5. Anomalous enthalpy relaxation in vitreous silica

    DEFF Research Database (Denmark)

    Yue, Yuanzheng

    2015-01-01

    scans. It is known that the liquid fragility (i.e., the speed of the viscous slow-down of a supercooled liquid at its Tg during cooling) has impact on enthalpy relaxation in glass. Here, we find that vitreous silica (as a strong system) exhibits striking anomalies in both glass transition and enthalpy...... relaxation compared to fragile oxide systems. The anomalous enthalpy relaxation of vitreous silica is discovered by performing the hyperquenching-annealing-calorimetry experiments. We argue that the strong systems like vitreous silica and vitreous Germania relax in a structurally cooperative manner, whereas...... the fragile ones do in a structurally independent fashion. We discuss the origin of the anomalous enthalpy relaxation in the HQ vitreous silica....

  6. Cathodoluminescence microcharacterization of ballen silica in impactites

    International Nuclear Information System (INIS)

    The ballen silica shows fairly weak (faint) CL with homogeneous feature in its grain exhibiting almost same spectral pattern with two broad band peaks at around 390 and 650 nm, which might be assigned to self-trapped excitons (STE) or an intrinsic and nonbridging oxygen hole centers (NBOHC), respectively, recognized in amorphous and crystalline silica. In addition, ballen silica from Lappajaervi crater shows bright and heterogeneous CL with a broad band centered at around 410 nm, presumably attributed to [AlO4/M+]0 centers or self-trapped excitons (STE). Micro-Raman and micro-XRD analyses show that fairly homogeneous CL part is α-quartz and heterogeneous CL part is composed of α-cristobalite and α-quartz. These indicate that ballen silica could be formed in the quenching process from relatively high temperature.

  7. Characterization of zirconized silica supports for HPLC

    International Nuclear Information System (INIS)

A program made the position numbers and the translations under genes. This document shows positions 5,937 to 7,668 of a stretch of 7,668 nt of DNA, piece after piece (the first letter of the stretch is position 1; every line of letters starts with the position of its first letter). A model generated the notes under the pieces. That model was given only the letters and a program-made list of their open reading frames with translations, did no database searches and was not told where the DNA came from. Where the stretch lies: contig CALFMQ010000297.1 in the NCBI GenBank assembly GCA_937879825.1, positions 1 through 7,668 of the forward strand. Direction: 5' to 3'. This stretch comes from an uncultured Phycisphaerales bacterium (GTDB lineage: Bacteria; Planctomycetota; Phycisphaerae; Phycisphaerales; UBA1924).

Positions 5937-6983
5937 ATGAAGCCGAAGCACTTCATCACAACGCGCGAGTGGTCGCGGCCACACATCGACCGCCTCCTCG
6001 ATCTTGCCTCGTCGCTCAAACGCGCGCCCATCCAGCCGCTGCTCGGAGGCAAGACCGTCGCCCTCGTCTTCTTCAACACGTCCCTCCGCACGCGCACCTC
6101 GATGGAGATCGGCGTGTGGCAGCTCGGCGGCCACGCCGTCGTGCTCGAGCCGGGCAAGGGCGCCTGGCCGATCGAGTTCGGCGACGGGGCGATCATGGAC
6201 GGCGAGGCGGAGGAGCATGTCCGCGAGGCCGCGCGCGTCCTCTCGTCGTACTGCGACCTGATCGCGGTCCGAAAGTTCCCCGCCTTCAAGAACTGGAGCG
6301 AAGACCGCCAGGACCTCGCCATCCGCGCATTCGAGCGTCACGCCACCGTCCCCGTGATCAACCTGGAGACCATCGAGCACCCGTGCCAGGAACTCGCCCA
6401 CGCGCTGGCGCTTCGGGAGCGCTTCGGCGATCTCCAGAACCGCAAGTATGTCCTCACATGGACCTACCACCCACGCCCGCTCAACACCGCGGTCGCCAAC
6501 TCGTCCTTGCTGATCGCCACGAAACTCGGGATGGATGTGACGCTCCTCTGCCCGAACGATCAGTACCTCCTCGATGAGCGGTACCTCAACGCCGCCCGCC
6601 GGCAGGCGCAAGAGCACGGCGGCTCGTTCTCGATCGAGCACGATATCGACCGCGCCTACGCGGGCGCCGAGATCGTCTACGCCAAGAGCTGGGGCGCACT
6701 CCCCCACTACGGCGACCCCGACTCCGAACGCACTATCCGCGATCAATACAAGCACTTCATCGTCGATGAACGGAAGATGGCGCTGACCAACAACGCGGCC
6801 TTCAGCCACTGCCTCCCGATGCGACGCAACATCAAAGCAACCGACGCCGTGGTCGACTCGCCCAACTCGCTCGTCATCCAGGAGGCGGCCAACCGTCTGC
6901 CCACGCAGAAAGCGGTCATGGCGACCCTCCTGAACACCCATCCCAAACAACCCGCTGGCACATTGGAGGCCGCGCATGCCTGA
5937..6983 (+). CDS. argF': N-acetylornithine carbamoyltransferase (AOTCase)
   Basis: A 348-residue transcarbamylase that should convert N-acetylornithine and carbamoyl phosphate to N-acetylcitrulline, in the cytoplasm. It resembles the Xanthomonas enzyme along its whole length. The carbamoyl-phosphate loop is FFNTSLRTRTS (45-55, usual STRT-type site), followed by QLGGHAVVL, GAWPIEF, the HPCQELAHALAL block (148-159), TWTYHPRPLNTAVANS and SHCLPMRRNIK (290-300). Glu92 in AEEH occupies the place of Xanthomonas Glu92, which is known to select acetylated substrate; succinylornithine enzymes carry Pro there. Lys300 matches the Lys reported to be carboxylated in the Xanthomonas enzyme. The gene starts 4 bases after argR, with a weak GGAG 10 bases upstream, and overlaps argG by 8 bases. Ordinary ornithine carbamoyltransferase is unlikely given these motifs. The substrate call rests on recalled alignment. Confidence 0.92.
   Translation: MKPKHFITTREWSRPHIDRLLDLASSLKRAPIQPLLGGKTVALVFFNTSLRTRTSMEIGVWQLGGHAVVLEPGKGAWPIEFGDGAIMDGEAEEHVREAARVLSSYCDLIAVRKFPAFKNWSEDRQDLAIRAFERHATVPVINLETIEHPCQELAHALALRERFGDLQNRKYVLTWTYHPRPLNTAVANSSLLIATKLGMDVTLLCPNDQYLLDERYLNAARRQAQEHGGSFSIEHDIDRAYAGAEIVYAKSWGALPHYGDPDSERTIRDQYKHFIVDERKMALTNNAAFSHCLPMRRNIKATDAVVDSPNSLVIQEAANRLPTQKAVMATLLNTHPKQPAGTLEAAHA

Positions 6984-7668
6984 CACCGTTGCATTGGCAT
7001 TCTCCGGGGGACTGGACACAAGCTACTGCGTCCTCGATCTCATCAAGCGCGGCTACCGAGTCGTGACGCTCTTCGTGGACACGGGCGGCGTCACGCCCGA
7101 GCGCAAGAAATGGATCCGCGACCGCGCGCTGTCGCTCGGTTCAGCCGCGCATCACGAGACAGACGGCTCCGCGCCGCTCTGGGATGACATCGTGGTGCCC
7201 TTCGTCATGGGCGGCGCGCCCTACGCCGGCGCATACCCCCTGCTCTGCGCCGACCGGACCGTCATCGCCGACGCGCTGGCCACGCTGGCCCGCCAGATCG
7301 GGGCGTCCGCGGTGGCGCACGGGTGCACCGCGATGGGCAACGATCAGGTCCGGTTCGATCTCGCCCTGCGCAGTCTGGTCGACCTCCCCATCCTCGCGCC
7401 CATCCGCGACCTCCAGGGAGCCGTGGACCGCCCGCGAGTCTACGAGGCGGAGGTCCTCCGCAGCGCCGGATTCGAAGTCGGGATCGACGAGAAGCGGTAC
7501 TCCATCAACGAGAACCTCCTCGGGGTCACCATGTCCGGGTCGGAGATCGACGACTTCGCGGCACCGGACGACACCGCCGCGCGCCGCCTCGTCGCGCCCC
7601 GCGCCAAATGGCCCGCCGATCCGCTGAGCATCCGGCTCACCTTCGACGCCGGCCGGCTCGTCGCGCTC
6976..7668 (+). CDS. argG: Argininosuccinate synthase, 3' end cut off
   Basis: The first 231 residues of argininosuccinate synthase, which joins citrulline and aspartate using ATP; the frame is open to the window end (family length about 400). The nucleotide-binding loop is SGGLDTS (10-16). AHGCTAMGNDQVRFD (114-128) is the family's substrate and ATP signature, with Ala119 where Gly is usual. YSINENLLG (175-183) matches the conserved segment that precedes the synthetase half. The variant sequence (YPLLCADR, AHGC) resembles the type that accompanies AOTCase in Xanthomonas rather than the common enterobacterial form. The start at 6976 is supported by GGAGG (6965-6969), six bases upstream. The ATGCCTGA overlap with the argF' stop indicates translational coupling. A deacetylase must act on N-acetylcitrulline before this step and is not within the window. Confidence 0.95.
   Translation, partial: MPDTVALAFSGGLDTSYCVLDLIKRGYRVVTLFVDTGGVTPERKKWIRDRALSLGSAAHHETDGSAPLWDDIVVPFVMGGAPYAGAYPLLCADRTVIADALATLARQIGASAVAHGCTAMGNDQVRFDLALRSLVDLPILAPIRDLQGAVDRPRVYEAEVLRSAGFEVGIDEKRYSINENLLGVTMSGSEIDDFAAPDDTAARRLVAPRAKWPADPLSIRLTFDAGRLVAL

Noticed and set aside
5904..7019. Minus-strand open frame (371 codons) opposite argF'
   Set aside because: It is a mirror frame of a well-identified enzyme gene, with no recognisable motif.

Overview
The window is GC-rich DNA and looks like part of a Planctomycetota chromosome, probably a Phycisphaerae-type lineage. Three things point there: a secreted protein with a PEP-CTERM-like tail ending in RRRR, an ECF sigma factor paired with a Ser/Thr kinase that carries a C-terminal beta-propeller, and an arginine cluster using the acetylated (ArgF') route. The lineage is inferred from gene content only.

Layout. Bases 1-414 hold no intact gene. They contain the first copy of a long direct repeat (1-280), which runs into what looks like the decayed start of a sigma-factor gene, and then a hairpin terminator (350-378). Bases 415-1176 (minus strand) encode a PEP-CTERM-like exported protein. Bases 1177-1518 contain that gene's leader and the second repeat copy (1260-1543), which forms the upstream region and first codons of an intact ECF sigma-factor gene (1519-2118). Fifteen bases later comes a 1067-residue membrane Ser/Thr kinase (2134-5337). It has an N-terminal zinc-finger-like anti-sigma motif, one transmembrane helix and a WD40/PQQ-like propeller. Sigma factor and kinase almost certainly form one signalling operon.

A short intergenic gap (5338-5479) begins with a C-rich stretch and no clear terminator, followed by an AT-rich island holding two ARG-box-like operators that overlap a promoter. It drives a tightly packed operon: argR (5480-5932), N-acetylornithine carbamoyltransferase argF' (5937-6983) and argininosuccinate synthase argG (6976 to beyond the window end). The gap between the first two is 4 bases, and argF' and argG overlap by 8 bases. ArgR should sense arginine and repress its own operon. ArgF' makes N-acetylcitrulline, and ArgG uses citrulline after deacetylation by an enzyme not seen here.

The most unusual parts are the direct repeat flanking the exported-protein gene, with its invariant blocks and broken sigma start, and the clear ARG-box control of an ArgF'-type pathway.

The preparation and characterization of zirconized silica has been investigated. The material was prepared via the reaction of silica with zirconium tetrabutoxide, optimized by a central composite design and response surface methodology. The new material was characterized by nitrogen adsorption-desorption investigations (BET/BJH) showing specific surface areas adequate for use as a chromatographic support. DRUVS, FTIR, XPS, XAS, XRF and SEM methods also were used to characterize the new material. It was shown that silica networks were not significantly modified with the introduction of zirconium. Surface analyses show that there is appreciable element enrichment at the surface, while significant changes in binding energies of Zr 3d, Si 2p, and O 1s have been detected. The above observations indicate that Si-O-Zr bonds were formed, with zirconium grafted onto the silica surface, yielding a support suitable for HPLC

  8. Nanoparticle-doped radioluminescent silica optical fibers

    Science.gov (United States)

    Mrazek, J.; Nikl, M.; Kasik, I.; Podrazky, O.; Aubrecht, J.; Beitlerova, A.

    2014-05-01

    This contribution deals with the preparation and characterization of the silica optical fibers doped by nanocrystalline zinc silicate. The sol-gel approach was employed to prepare colloidal solution of zinc silicate precursors. Prepared sol was thermally treated to form nanocrystalline zinc silicate disperzed inside amorphous silica matrix or soaked inside the porous silica frit deposed inside the silica substrate tube which was collapsed into preform and drawn into optical fiber. Single mode optical fiber with the core diameter 15 μm and outer diamer 125 μm was prepared. Optical and waveguiding properties of the fiber were analyzed. Concentration of the zinc silicate in the fiber was 0.93 at. %. Radioluminescence properties of nanocrystalline zinc silicate powder and of the prepared optical fiber were investigated. The nanoparticle doped samples appear a emission maximum at 390 nm.

  9. Anisotropic silica mesostructures for DNA encapsulation

    Indian Academy of Sciences (India)

    Aparna Ganguly; Ashok K Ganguli

    2013-04-01